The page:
The percentage of people claiming job seekers allowance (JSA)across the district fell below one per cent last week.
Official data released on May 13 showed the number of people claiming JSA in the district stood at 461 on April 9, down from 496 the month before.
That now means that Daventry district’s claimant figure stands at 0.9 per cent – nearly half the countywide figure of 1.7 per cent.
However, the actual number of people unemployed is likely to be higher as some will not be claiming JSA.
National unemployment is calculated with a survey to find those out of work and actively looking for work. Local figures are estimated based on that. The most recent Office of National Statistics calculation shows 1,400 out of work in the district in December when 867 people were claiming JSA.
Daventry’s MP Chris Heaton-Harris said: “We are fortunate to be living in an area of very low unemployment.
“There’s plenty of evidence out there that salaries are beginning to rise as well. I would like to think people might be beginning to feel that the improvement in the economy on a national level is reaching them locally.
“To be honest the figures for the district are an economic miracle. When I was at university I was always told you can’t get unemployment below three per cent. We are now below one per cent.
“I know this is a smaller geographic area but it is significant.
“I’d like to thank the people and the businesses across my constituency that are taking on more people – they are the people creating these jobs.
“There are 461 claimants at the moment – if you go to the Job Centre in Daventry I think there’s quite a few more job vacancies.
“We are a constituency of hard working people and when there’s an opportunity to work people take it.
“Take a look at the iCon, you only have to walk through the front door and look to your left to see a list of the businesses in there at the moment.
“There are also several businesses that started out in there being ‘incubated’ who have since outgrown it and moved out into the town.
“The firm that works out of the Moot Hall started in the iCon just a few years ago, and now it employs 17 people.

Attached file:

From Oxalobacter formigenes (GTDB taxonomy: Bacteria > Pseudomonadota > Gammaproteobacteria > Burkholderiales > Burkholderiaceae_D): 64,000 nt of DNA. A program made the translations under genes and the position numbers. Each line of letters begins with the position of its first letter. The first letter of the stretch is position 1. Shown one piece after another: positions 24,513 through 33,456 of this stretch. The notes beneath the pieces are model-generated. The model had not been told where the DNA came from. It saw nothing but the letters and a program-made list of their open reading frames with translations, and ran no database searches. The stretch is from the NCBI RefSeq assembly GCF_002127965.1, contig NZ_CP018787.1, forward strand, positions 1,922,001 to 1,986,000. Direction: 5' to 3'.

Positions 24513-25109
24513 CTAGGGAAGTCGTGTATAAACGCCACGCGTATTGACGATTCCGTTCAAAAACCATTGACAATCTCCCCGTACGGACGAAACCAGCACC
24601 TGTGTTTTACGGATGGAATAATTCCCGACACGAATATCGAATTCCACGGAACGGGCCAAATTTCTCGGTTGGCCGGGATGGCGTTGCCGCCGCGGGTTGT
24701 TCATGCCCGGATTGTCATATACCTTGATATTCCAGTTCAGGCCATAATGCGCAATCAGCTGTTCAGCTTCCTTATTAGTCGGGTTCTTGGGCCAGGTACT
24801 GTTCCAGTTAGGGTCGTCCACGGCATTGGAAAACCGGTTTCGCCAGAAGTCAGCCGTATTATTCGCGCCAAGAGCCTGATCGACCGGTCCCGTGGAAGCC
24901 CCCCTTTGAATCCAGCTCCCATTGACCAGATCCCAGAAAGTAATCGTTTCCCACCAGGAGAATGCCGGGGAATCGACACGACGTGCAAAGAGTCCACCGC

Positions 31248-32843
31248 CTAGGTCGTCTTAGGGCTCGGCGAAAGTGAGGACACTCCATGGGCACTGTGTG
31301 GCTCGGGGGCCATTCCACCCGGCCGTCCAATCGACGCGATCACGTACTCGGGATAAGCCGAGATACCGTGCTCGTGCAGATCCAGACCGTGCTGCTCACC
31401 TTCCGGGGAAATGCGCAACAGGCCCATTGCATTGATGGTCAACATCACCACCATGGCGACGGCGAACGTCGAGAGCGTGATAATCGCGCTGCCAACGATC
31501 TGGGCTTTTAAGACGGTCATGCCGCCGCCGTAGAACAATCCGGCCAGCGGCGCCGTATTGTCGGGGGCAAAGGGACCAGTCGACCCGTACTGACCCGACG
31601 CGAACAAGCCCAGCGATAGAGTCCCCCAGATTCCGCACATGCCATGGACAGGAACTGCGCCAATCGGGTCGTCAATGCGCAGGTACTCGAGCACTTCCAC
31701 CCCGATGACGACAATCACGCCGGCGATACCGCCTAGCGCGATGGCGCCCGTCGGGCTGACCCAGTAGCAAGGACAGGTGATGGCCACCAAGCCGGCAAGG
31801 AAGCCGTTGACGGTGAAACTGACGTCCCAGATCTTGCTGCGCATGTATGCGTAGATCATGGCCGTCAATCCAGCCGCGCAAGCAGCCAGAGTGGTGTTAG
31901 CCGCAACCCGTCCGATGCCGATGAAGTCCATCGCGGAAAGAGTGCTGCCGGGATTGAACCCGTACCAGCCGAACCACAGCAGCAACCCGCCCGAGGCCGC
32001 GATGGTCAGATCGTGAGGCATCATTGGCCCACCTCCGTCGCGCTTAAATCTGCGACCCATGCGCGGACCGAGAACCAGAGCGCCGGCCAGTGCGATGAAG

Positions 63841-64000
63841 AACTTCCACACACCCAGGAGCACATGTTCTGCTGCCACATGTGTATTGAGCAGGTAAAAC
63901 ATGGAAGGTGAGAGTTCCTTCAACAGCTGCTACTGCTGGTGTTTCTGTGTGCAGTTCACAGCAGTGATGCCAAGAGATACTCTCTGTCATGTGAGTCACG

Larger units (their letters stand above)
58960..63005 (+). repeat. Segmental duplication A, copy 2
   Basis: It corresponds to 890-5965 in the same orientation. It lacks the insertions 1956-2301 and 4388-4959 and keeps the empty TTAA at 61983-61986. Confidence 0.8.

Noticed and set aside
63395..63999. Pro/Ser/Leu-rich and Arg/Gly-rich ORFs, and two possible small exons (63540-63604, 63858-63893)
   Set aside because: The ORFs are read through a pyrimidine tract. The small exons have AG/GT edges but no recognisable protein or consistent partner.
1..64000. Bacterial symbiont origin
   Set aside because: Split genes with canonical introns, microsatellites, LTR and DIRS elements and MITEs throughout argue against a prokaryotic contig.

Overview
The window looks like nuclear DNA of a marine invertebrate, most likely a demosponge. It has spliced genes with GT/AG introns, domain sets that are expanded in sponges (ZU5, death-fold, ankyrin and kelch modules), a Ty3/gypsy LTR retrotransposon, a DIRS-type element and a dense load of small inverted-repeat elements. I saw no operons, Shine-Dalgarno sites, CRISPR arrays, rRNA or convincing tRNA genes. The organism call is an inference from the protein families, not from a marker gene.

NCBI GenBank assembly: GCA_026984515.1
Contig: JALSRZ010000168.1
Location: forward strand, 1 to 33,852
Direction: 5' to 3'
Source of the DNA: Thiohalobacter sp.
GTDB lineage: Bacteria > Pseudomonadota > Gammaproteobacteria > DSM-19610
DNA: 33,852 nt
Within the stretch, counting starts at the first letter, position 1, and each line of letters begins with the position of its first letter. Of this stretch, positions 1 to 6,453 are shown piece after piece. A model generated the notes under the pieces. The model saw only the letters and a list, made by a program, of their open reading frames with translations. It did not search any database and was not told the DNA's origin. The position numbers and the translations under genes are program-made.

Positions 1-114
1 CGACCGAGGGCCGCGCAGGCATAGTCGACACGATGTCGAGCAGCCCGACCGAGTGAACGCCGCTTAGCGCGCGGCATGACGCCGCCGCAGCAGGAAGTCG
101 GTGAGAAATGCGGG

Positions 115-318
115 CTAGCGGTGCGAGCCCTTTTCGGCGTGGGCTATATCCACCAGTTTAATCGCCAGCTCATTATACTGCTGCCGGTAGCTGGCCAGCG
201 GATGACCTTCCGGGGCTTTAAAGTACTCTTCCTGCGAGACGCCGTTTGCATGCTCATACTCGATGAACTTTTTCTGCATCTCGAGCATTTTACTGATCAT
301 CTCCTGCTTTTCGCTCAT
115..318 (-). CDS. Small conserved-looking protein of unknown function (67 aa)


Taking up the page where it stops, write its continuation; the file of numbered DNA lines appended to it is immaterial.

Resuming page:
“I’ve regularly spoken to entrepreneur groups and there are businesses starting in the district just about every day.
“It’s local people investing in local firms and employing local people. I’m just immensely proud of the figures – they are quite amazing.”
Abigail Campbell, who sits as a Labour councillor on DDC and stood as that party’s candidate in the General Election, welcomed the figures, but with a caveat. She said: “It has to be welcomed, and we do live in a high employment area.
“My problem with the figures is they don’t show the other side of the problem – those on zero-hours contracts in insecure work, part time workers and those who are under-employed.
“I know from the recent campaign that these are problems we have in the area. People who may be in work, but not in full-time work and who want to do more hours.
“The other problem is pay levels. I read that in the Daventry constituency half of women on part time contracts aren’t paid the living wage.”
The living wage is higher than the minimum wage, reviewed regularly, and set at a level where people should be able to afford to pay their bills, rent or mortgage, and live a life, without the need for the state to supplement their wages.
Currently the national minimum wage is £6.50 per hour for those aged over 21. The living wage outside of London stands at £7.85.
Cllr Campbell said: “Despite the national economy improving, we’re not seeing an associated rise in productivity or tax receipts, and that’s because people are not being paid enough. Not only does that hit tax, but people spend less too. Low wages are holding our economy back.
“I think if unemployment stays low, if businesses are more confident, and if there’s a bit of pressure from the top, it might start to change. But without all three I don’t think we’ll see wages rising quickly in the near future.
“The key thing for me is that Daventry has a low level of people claiming JSA, we have a low level of unemployment – that means people are working. But the town also has a food bank.
“Something isn’t right there.”